Since john and mary are both people, it would make sense for .getName() to be defined on their common prototype, but let’s ignore that solution for now and focus on how to create a function that lets us reuse john.getName to return the name of the mary object.

The simplest way is probably with .call(), which calls the function (in this case, john.getName) with a context of whatever parameter is passed into .call(), in this case, mary:;  // returns "Mary"

Another way is with .bind(). We create an entirely new function by grabbing the function we want to use (john.getName) and then binding it to the object on which we want the function to be called (mary):

var getMaryName = john.getName.bind(mary);

Now, when we call/invoke the getMaryName function, it will call john.getName and set “this” (in “function() { return; }”) to the mary object, so the correct value gets returned:

getMaryName(); // 'Mary'

This is an entirely new function, not a method of the mary object. So, mary still does not know how to return her own name:

mary.getName();     // TypeError: Object #<Object> has no method 'getName'
mary.getMaryName(); // TypeError: Object #<Object> has no method 'getMaryName'

The function belongs to the global scope and is disembodied from the john and mary objects. And we have cluttered up the global namespace with another variable name and consumed additional memory by creating a new function you may never use again. A better approach is probably to create the new function and immediately call it. Let’s delete the variable and function:

getMaryName = null;

And instead define and execute the new function in a single step:

(john.getName.bind(mary))();  // returns "Mary"

This is a roundabout way of doing what does. But there will be times when you actually do want to create a new function that is bound to a particular object.

A more verbose, but possibly useful, way to do this is by defining and immediately executing an anonymous function into which you pass the object you wish the function to bind to, in this case, mary:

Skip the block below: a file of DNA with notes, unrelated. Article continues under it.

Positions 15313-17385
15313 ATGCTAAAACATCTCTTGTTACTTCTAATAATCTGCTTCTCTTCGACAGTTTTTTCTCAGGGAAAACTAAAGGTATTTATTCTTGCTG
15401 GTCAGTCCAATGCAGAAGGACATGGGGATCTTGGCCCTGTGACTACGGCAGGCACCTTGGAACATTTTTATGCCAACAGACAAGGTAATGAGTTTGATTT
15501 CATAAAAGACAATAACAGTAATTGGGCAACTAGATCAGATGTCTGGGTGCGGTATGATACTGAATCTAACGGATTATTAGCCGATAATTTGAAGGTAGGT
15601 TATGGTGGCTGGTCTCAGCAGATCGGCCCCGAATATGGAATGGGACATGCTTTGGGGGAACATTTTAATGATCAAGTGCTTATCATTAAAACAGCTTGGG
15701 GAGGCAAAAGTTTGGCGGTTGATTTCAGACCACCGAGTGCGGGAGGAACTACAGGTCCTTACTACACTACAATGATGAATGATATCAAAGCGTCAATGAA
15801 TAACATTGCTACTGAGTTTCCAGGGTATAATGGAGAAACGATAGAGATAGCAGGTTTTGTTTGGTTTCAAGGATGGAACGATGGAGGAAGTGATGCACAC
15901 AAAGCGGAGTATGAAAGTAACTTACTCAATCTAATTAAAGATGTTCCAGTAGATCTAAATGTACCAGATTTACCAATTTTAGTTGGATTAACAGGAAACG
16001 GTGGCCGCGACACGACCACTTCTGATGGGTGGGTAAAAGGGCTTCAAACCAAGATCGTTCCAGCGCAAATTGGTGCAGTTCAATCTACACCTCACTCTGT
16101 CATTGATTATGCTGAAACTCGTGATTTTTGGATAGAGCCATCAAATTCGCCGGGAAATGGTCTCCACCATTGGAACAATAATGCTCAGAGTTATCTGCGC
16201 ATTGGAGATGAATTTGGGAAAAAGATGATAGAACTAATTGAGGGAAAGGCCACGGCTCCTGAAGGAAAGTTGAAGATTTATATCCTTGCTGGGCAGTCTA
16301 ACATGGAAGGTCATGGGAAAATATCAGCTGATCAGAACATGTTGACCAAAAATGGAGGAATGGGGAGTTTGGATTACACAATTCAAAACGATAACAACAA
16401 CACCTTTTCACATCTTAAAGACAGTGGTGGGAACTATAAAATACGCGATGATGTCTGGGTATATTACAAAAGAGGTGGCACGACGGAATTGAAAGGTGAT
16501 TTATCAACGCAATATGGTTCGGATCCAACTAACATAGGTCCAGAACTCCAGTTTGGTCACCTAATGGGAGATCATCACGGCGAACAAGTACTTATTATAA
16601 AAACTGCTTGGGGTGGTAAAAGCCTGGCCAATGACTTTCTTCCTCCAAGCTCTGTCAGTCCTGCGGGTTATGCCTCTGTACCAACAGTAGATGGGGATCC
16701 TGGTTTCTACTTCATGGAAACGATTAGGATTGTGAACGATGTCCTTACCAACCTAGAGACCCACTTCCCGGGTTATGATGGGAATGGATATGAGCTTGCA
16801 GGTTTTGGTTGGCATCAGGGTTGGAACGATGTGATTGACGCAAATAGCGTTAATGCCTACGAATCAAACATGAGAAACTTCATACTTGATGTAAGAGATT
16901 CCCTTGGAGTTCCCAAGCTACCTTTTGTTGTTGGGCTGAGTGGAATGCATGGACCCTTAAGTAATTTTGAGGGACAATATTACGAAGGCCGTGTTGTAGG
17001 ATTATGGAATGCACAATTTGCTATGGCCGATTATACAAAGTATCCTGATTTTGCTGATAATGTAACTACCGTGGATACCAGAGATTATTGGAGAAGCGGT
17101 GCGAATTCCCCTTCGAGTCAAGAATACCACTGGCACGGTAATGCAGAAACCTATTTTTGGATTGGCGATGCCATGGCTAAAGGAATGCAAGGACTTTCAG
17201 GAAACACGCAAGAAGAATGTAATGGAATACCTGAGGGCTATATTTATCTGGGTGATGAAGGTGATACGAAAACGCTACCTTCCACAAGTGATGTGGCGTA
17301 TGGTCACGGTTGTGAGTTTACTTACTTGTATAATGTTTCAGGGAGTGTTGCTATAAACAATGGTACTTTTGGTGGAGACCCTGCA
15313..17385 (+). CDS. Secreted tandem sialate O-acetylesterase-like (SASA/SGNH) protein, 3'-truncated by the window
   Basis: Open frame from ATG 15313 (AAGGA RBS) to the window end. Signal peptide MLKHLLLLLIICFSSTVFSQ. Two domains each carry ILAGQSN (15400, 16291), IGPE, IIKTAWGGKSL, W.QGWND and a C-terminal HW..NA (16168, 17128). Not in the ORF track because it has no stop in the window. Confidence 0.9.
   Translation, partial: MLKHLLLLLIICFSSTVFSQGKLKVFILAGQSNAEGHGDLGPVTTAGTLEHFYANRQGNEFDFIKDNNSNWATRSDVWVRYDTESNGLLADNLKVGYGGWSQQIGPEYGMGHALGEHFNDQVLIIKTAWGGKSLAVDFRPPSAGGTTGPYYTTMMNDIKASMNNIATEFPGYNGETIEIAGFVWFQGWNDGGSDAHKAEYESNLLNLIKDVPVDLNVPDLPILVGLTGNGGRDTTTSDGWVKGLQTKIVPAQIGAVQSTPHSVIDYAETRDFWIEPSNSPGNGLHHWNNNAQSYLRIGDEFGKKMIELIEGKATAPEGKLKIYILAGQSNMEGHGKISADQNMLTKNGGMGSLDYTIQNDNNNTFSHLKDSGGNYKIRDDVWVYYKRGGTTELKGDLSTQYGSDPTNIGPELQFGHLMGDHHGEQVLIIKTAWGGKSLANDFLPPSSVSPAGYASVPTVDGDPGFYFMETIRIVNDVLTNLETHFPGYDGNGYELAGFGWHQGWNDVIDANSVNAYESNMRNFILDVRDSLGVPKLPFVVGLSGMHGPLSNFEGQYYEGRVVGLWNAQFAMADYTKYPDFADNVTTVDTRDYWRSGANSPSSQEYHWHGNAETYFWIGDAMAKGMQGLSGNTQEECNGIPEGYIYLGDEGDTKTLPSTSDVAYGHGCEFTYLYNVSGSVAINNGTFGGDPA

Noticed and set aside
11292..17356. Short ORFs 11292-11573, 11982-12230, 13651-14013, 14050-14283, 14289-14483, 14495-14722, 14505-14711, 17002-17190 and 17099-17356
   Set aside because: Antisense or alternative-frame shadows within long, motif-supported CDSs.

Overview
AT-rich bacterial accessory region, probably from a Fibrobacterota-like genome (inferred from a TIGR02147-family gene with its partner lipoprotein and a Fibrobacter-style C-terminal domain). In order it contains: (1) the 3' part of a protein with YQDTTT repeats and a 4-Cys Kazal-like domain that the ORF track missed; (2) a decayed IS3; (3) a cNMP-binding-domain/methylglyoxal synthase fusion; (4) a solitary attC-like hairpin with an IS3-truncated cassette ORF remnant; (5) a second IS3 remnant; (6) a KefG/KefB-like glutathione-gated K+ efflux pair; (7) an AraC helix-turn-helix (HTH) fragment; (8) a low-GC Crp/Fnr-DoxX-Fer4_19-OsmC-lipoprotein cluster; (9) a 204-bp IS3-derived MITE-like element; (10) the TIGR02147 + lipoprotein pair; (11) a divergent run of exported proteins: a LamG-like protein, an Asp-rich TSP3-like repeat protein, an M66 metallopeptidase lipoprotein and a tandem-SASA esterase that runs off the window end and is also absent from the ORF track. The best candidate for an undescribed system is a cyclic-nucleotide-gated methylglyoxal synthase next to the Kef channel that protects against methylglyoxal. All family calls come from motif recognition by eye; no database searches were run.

(function (obj) { return john.getName.bind(obj)() })(mary);  // returns "Mary"

To capture the value, simply assign the value of the function definition-and-invocation to a variable:

var mary_name =  (john.getName.bind(mary))();  // returns "Mary"

To summarize: func.bind(obj); takes a function (func) and an object (obj) and returns a new function that, when called, calls func with “this” set to obj.

You can also use .bind() to insert additional arguments at the beginning of a method call’s arguments list. Let’s give John the ability to set and get an array of his favorite people in the world and make sure — because everyone loves their mother and would never want to forget their mom — the array always holds at least John’s mom. We’ll create a method that takes the arguments array, adds ‘mom’ at the beginning, and then stores the array in john.favorite_people:

john.set_favorite_people = (function() {
                              this.favorite_people =;
                           ).bind(john, 'mom');

We’ve defined a method (john.set_favorite_people) that sets john.favorite_people with an array holding ‘mom’ plus all the arguments passed into the set_favorite_people method call.

Now John can stop worrying about forgetting his mom because she’s always automatically listed first in his list of favorite_people:

john.favorite_people         // ["mom"]

john.favorite_people         // ["mom", "dad"]

Posted by James on Mar 24, 2013

JavaScript: Calling back from inside callbacks & recursion

Let’s say you have an array of arrays:

var a = [1, 2, 3];
var b = [4, 5, 6];
var c = [7, 8, 9];
var abc = [a, b, c];

You can define a callback:

var lessThan5 = function (val) { return val < 5; };

and then call it on any of the single-letter arrays:

a.every(lessThan5);  // true
c.every(lessThan5);  // false

But what if what you really want to do is test whether every atomic value in the three subarrays held by abc is less than 5? You could (incorrectly) try this:

abc.every(lessThan5);  // false, but not testing what you believe

To see that it’s not working as we want it to, let’s create this callback:

var greaterThan0 = function (val) { return val > 0; };

Since every value in every array held by abc is > 0, we want this callback to return true, but it still returns false: